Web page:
Retirement savings are provided by an employer after deducting them from an employee’s paycheck before taxation. Accordingly, these savings are tax-deferred until withdrawn after retirement. As a perk, some employers will match employee contributions up to a certain percent.
As of 2020, an individual can contribute up to $19,500 in pre-tax earnings to the 401(k).
Contributions to the traditional IRA are made with pre-tax assets and are typically tax-deductible. Transactions and earnings (i.e., dividends, interest, capital gains) within the IRA have no impact on tax outcomes.
Withdrawals upon eligible retirement age are taxed as ordinary income, with “retirement age” considered the year in which the taxpayer turns 59-1/2 (otherwise a 10 percent penalty is applied to any withdrawals).
The Individual Savings Account (ISA) can be thought of as the UK-equivalent.
Contributions are made with after-tax assets. Withdrawals are normally tax-free.
As of 2020, $6,000 could be contributed annually to traditional and Roth IRAs combined, or $7,000 if 50 or older.
Individuals who make beyond a certain amount of money per year are not eligible to contribute to a Roth IRA. This stood at $139,000 as of 2020, with contribution allowance tapering starting at $124,000.
SEP IRAs are used by business owners to offer retirement benefits to themselves and their employees. They are commonly used by self-employed individuals with no employees as the administration costs are minimal.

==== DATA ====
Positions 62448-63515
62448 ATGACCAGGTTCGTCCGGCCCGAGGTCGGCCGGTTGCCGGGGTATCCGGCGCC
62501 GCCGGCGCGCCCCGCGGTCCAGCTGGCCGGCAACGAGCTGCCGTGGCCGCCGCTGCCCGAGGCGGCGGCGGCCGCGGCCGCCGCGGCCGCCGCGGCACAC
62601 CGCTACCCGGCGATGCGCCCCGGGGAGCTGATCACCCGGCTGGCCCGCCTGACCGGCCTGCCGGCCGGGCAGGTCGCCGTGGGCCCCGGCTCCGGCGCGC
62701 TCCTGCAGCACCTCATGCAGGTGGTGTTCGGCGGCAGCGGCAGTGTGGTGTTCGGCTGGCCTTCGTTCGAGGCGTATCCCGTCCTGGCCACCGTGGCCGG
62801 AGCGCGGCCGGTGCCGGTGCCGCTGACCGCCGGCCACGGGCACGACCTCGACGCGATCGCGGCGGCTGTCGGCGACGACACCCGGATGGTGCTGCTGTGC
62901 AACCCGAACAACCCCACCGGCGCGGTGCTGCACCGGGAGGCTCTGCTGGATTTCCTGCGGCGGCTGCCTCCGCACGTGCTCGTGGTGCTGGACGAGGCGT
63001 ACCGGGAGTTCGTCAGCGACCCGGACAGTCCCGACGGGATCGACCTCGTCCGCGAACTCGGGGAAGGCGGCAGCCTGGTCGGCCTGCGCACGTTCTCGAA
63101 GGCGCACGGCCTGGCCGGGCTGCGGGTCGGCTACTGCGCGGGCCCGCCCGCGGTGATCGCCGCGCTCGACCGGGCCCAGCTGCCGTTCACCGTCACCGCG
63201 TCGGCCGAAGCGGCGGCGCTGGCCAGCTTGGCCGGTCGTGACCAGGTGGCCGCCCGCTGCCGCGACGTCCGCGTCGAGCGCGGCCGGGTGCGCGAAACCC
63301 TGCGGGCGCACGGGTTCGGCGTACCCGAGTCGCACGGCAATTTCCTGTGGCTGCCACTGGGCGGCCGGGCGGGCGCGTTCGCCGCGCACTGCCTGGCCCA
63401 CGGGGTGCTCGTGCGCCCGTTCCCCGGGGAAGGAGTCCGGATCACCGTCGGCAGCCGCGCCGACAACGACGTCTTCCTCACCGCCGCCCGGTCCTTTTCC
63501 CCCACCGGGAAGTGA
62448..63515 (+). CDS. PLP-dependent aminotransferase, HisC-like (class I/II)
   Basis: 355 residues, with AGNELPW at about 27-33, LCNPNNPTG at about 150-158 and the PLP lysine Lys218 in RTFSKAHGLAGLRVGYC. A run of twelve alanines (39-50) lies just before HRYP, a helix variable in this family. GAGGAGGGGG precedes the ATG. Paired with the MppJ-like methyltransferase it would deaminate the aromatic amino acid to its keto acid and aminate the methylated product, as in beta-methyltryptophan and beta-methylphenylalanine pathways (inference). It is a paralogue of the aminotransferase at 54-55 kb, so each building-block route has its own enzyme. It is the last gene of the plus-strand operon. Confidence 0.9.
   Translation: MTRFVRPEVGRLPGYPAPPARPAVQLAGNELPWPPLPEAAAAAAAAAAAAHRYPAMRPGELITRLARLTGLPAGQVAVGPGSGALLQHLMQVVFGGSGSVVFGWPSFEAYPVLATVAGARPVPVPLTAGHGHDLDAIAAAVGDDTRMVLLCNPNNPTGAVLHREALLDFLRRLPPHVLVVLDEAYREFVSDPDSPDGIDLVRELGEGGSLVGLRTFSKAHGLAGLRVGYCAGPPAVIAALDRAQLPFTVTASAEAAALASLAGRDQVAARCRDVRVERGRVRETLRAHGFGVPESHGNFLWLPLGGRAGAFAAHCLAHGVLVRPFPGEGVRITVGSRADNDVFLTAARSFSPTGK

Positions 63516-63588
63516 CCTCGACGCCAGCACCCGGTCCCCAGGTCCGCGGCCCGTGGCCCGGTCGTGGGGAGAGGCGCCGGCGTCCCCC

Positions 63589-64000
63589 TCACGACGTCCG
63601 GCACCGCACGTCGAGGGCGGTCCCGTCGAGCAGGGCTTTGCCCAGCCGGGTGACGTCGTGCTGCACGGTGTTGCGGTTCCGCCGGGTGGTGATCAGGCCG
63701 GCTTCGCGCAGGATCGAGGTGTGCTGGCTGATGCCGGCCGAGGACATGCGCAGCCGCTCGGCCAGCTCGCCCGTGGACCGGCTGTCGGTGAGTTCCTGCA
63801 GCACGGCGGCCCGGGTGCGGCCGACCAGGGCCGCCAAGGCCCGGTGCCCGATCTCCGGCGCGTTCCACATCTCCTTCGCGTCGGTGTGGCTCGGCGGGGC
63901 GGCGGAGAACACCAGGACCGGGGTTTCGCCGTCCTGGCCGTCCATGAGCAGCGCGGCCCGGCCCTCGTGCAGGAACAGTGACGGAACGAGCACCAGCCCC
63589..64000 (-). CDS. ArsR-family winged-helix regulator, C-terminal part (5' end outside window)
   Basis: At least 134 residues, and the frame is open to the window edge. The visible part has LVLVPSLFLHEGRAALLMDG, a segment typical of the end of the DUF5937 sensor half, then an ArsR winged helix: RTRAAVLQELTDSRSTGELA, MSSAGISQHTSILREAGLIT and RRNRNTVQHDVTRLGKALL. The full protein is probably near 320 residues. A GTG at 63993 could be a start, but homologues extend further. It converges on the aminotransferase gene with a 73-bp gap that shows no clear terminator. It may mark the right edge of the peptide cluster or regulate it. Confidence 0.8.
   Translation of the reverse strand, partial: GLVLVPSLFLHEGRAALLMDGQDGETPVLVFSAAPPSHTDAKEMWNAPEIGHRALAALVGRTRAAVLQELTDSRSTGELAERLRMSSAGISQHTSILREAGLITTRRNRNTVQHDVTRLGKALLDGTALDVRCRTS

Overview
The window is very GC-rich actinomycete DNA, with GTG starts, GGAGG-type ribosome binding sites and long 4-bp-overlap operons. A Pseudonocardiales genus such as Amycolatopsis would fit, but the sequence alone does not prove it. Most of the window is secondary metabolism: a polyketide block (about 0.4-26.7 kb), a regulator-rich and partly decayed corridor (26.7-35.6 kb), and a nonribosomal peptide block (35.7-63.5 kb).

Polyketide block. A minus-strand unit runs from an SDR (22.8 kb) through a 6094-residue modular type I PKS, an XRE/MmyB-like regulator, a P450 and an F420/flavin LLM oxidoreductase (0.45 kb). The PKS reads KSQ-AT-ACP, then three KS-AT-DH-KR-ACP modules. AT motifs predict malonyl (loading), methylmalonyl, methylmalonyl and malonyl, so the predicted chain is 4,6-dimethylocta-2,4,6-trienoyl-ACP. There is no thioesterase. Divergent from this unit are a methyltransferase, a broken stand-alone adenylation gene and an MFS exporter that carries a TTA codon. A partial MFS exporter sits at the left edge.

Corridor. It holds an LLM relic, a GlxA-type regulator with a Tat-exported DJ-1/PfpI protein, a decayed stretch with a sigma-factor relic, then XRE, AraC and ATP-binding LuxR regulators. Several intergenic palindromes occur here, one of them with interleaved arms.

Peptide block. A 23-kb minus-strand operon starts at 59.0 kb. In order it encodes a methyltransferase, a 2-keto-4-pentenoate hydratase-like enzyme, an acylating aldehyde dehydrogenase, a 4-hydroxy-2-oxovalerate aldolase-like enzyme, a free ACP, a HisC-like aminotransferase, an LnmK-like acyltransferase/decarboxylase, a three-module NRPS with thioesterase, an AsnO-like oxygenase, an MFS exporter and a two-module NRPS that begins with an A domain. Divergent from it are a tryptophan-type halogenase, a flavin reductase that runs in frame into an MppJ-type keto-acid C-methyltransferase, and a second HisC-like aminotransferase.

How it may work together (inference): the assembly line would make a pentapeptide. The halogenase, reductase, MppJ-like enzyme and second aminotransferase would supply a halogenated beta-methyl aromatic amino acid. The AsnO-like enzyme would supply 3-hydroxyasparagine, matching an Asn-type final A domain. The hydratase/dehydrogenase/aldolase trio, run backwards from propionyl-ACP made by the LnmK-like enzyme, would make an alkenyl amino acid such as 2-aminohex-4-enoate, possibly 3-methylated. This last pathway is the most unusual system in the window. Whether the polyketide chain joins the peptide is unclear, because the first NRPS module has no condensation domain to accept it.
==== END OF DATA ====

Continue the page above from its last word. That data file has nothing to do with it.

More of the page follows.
For any business owner with employees, each individual employee must receive the same benefits as directed under the SEP plan.
SEP accounts are treated the same as IRAs, and therefore funds can be invested the same way as for an IRA. They allow for retirement contributions made in an employee’s name rather than the extra administration involved in setting up a pension fund in the company’s name.
Introduced in 2006, the Roth 401(k) is basically a 401(k) with the tax features of a Roth IRA.
A 403(b) is similar to the 401(k), but is reserved for certain entities, such as religious institutions and non-profit workers.
401(a) And 457 Plans
Applies to employees of state and local governments and certain tax-exempt organizations (i.e., non-profits).
Also known as the HR10, this provides a pension plan for self-employed individuals.
529 Savings Plan
A tax-advantaged savings vehicle designed to save for future educational costs.